Retailer cites declining sales and dimming prospects in decision to close iconic downtown music and book store.
As Gordon Flood browsed through the Archambault music store on Saturday morning, he couldn’t help but wax nostalgic about the Montreal landmark that’s expected to close its doors for a final time in June.
This was the store where Flood used to buy all his CDs when he moved to the nearby Gay Village almost a quarter century ago, the place where he purchased a ukulele case as a gift for a friend. The store’s distinctive art deco sign hanging high up on the side of the building at Berri and Ste-Catherine Sts. could be seen from miles away.
Sign up to receive daily headline news from the Montreal Gazette, a division of Postmedia Network Inc.
Thanks for signing up!
A welcome email is on its way. If you don't see it, please check your junk folder.
The next issue of Montreal Gazette Headline News will soon be in your inbox.
“It’s really sad,” Flood said as he walked out of the store. “We have fewer and fewer of these landmarks around.”
On Saturday morning, the once-thriving hub for local musicians was nearly bereft of customers, its drum kits sitting forlornly in the back of the store. No one was around to marvel at the burnished electric guitars hanging on the walls. The store’s employees outnumbered the few customers strolling through its aisles.
Citing declining sales and dimming prospects for future profitability, the retailer announced Friday it will be shuttering at the end of June a store that was founded in 1896. It was in 1930 that Edmond Archambault built what many Montrealers consider to be a seven-storey architectural jewel to house the music store.
Floriane Claveau, communications director for Groupe Archambault Inc., lamented the “deterioration in the commercial potential of the store” amid “vast construction sites” in the area, among other factors.
“Over the years, this sector of the city of Montreal has become a laboratory of urban diversity and is no longer able to generate sufficient traffic,” Claveau said in the statement, adding the company does not dispute the city’s choices. “However, we cannot ignore this new reality.”
Indeed, when the flagship Archambault location shuts for good, it will be but the latest in a string of almost two dozen retailers on Ste-Catherine St., east of Berri, that have closed in recent years. Only a few steps away from Archambault, an entire city block of businesses — including the Da Giovanni restaurant — are all now padlocked.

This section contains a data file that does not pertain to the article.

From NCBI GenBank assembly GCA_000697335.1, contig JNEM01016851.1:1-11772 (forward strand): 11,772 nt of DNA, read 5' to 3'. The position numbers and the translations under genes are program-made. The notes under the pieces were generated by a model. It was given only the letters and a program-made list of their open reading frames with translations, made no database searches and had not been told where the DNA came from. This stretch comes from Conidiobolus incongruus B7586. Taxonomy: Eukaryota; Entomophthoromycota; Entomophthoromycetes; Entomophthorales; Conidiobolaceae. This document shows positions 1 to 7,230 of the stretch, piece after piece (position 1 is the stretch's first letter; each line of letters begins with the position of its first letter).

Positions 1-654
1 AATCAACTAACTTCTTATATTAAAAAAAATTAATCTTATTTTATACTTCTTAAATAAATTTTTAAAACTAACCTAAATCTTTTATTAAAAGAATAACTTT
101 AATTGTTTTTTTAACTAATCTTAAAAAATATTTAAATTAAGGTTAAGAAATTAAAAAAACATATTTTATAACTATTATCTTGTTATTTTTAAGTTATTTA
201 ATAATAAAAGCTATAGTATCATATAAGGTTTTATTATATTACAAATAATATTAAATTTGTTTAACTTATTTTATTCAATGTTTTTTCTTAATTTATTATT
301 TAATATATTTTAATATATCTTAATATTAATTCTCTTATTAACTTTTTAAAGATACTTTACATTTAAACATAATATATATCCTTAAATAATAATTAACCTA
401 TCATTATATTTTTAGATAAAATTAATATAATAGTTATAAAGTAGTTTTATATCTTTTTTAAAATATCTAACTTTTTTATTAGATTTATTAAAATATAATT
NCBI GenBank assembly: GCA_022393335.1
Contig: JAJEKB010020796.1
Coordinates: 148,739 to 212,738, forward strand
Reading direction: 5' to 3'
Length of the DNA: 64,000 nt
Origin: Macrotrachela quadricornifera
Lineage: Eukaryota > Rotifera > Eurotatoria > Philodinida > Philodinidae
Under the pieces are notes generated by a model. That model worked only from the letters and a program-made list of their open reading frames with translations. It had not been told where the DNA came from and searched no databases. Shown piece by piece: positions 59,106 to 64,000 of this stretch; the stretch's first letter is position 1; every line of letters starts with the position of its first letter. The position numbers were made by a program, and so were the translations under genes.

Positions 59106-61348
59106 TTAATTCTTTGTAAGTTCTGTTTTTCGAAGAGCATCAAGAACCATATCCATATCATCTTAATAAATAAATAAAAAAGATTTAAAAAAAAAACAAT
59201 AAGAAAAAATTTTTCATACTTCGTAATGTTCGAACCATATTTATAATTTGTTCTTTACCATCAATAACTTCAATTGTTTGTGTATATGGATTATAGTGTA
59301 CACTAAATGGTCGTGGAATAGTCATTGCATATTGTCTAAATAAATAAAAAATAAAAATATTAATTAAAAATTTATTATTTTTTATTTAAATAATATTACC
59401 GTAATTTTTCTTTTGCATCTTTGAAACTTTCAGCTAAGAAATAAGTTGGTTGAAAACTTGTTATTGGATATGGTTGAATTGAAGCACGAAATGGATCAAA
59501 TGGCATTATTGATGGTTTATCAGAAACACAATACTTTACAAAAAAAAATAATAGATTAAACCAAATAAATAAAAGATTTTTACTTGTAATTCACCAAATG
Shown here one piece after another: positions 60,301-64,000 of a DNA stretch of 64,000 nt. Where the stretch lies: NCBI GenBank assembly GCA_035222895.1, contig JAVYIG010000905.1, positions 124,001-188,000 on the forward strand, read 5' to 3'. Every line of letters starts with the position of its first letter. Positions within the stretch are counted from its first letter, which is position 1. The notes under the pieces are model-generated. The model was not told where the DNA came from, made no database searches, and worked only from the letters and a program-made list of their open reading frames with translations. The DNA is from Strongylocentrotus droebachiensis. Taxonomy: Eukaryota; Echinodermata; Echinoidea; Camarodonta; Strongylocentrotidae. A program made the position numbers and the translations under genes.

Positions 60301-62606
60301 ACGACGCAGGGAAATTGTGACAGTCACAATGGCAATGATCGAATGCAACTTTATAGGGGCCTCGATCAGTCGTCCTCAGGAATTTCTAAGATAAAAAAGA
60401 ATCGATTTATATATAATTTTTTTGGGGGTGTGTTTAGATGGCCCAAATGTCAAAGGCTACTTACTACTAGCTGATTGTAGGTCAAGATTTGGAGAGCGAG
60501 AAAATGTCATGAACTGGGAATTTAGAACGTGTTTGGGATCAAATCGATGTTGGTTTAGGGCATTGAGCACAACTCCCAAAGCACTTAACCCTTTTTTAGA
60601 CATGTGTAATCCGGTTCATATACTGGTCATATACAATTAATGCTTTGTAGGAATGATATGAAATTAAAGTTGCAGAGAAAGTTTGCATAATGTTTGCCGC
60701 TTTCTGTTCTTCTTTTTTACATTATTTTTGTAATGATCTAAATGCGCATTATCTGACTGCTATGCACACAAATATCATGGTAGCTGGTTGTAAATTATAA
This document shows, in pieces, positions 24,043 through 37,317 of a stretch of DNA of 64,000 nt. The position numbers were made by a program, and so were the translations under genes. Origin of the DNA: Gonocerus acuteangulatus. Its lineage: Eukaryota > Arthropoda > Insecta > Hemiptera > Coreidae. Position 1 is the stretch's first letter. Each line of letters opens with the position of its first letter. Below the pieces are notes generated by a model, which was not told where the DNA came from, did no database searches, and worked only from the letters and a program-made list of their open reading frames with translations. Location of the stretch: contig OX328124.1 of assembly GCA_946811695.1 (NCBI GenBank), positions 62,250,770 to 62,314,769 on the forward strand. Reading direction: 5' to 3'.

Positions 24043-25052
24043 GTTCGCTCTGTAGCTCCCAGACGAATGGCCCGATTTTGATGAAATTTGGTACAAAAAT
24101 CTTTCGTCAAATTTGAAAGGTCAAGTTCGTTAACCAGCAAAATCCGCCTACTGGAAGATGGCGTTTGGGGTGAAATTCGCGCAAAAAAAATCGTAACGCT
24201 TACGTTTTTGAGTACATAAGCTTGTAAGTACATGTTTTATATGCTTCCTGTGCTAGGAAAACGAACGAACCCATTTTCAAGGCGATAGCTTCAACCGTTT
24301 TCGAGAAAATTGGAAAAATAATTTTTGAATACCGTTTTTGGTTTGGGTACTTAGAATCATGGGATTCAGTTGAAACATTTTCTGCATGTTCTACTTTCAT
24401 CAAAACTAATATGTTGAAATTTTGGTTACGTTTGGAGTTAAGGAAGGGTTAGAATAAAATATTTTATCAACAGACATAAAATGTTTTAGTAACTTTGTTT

Some residents and store owners blame the ubiquitous presence of IV drug users and the unhoused for driving away customers.
At Chery Nails, Chery (who declined to have her last name published) said she was shocked to learn the iconic music store will cease operations this summer, noting it was one of the few commercial draws to the shopping district.
“Business is not as good as it used to be,” she said. “People are scared to come here with all the drug users that you find outside.”
Rami Houcheche, who works at home-electronics retailer La Source farther east on Ste-Catherine, noted that the unhoused often come to sleep inside the Berri-UQAM métro station and Place Dupuis.
“This area was never as busy as the Eaton Centre,” Houcheche said, alluding to the popular shopping mall on Ste-Catherine near McGill College Ave. “But there are now a lot of homeless people and drug users gathering here.”
Still, there are other factors that have contributed toward the commercial sector’s decline. Never-ending street construction and renovations that have been dragging on at Berri-UQAM have made it nearly impossible at times to find decent parking. Condo developers have also bought out some businesses to put up new residential buildings.
Sammy Abrahim, who was fastening a sign to his gift shop to advertise fireworks, was also surprised to discover Archambault will soon be gone.
“It’s all because of corona and Amazon,” Abrahim said, referring to the pandemic’s impact as well as the online retailer juggernaut.
“Amazon has been a big factor. It’s becoming harder for us to compete.”
Archambault to close its iconic store at Ste-Catherine and Berri Sts.
Gay Village looking for ways to reinvent itself